The Business of Friendship

As I perceive my audience to be educated, technologically savvy (or soon to be), curious individuals, I relish the opportunity to blog not only to finish homework and share ideas, but to make new friends in the process.

I once belonged to an organization called DoApp Inc. employed as Director of Business Development. (Disclaimer: I am no longer affiliated with DoApp so any opinions set forth in this blog are mine and mine alone. I am also still invested in the company but I can assure you that any potential comments, whether positive or negative, stem from a desire to inform rather than sway opinion. Though I don’t understand the legal end of business very well, my wife is an attorney so I have a healthy fear of it). Throughout my two plus years with the company I had many opportunities to put into practice many of the concepts we are learning in this class. In this post, I would like to focus on a rather significant one.

I co-founded DoApp Inc. in 2007 with four other men of the same ilk. There was Joe, one of Google’s first UI Designers and the man with the money. Wade, a User Experience Architect from IBM who is now CEO. Joe and Wade. And two other gentlemen from IBM who are also no longer with the company. I came from the lowly world of telecom with a deep interest in technology and a knack for selling things. I would soon get my first opportunity.

As David Meerman Scott essentially states in chapter 4 of his book The New Rules of Marketing & PR, making friends leads to business opportunities. And we collectively say “well duh!” However, the nuance of that statement can have significant impact. For instance, the difference between the Sony BMG and B&H situations has a direct correlation to the concept of friendship. Friends pay attention to one another. Friends are honest with each other. Friends admit when they are wrong and offer to make it better. Friends don’t just use each other for profit. B&H treated their customers like a friend would. Sony BMG did not. The results are self evident.

Shortly after joining DoApp I took a weekend trip up north for a camping excursion with my uncle. There is a place off the Kettle River that is inaccessible by any means other than canoe.  My uncle and a couple of his buddies spent days over the beginning of the 2007 summer prepping the location for their ongoing  desire for isolation, anonymity, and a love affair with all things nature. Needless to say, the spot was perfect and I was fortunate enough to be a benefactor. So there was my uncle Joe (different Joe) and his friends Marty and Walty. Marty also invited his cousin Dave Albrecht.

Well Dave and I hit it off immediately. The first generation iPhone had just come out and we both had one. We must have killed four hours right off the top talking about it’s features and potential without even realizing it. In between canoeing, fishing, and making rock burgers using Kettle River river rock over an open campfire, we talked about applications. The possibilities seemed endless. We at DoApp were still forming our business model and conceptualizing the applications that we would create. I was on the clock in the middle of nature with a burger in hand and a smile on my face. Admittedly, many of our ideas were of the joking variety but some of them have come to fruition by others in the field. And one in particular, we at DoApp pursued. After the trip was over Dave and I exchanged numbers and agreed to get together soon.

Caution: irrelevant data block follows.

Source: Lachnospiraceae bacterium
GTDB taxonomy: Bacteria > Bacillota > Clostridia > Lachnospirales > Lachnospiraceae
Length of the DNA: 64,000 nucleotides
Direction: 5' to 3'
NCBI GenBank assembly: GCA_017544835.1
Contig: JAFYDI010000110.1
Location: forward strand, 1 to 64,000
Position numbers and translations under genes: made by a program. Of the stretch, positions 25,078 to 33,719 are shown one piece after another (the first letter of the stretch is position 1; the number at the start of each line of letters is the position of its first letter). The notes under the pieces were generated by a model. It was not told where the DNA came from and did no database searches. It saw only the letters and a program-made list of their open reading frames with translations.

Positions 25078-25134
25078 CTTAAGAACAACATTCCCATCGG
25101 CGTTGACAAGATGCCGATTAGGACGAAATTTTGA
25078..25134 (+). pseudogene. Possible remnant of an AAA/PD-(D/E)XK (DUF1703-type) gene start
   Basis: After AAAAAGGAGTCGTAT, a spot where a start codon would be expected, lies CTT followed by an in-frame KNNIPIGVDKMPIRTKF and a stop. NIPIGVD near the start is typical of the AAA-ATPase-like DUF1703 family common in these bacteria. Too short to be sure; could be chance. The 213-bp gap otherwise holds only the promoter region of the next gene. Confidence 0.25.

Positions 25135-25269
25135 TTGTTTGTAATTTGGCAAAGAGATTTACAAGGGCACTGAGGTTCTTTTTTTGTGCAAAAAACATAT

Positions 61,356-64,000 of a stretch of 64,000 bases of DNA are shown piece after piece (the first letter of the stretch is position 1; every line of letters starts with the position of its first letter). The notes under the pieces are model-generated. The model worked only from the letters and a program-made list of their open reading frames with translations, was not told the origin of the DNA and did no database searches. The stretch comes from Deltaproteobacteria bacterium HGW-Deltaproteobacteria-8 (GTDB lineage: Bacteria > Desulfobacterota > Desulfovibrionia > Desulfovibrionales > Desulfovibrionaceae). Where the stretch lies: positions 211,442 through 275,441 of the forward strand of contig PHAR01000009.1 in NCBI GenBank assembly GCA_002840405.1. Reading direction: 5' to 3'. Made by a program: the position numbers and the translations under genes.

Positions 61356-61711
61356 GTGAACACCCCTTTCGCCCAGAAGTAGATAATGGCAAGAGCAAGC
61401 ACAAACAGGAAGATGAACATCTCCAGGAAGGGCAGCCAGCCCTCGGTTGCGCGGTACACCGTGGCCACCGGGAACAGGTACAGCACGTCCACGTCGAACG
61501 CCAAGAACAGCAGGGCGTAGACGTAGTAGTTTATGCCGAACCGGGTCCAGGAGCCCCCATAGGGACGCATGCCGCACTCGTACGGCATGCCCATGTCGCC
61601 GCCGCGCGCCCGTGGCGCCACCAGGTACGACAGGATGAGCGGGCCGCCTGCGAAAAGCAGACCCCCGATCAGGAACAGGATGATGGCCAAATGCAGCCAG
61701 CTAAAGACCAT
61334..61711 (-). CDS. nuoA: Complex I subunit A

The most significant business result of forming that friendship materialized when we at DoApp decided to make one of our products Mobile Local News, an application that pulled content via RSS feeds and displayed the content in an easy to use and aesthetically pleasing interface. Dave, at the time, was a producer for WCCO News. I contacted him and he set me up with an appointment with their Director of Technology. The meeting went great but there was a problem. They couldn’t afford us. Most people don’t realize the true financial cost of development. Let me clarify … good development. John, the director I met with did. However, it was simply not in their budget.

We knew we were on to something though and as a start-up, we were not ones to give up easily. We came up with a plan that due to proprietary reasons I cannot disclose. I’ll just say that our idea made the application affordable for WCCO and allowed us to penetrate a market in dire need of change. DoApp is no longer in business with WCCO post their exclusivity agreement so I cannot link to the app. KSTP is a good example of where they have come with development though and you can find it here. It is one of over 1500 Mobile Local News apps now in circulation.

This product is one of the driving forces of DoApp Inc. and is one of the reasons they are still in business nearly nine years later. And it all started with an honest friendship formed on a camping trip. Dave is now one of my closest friends. We are both musicians, hockey fans, and fierce Foosball competitors. We both have families. He has two kids and I have three. We get together whenever time permits and our friendship has remained while others have dwindled. Can friendship lead to business opportunities? Many of my friendships have and in this case, the friendship itself is the fruit of honest, forthright and caring communication. So, go make some friends!

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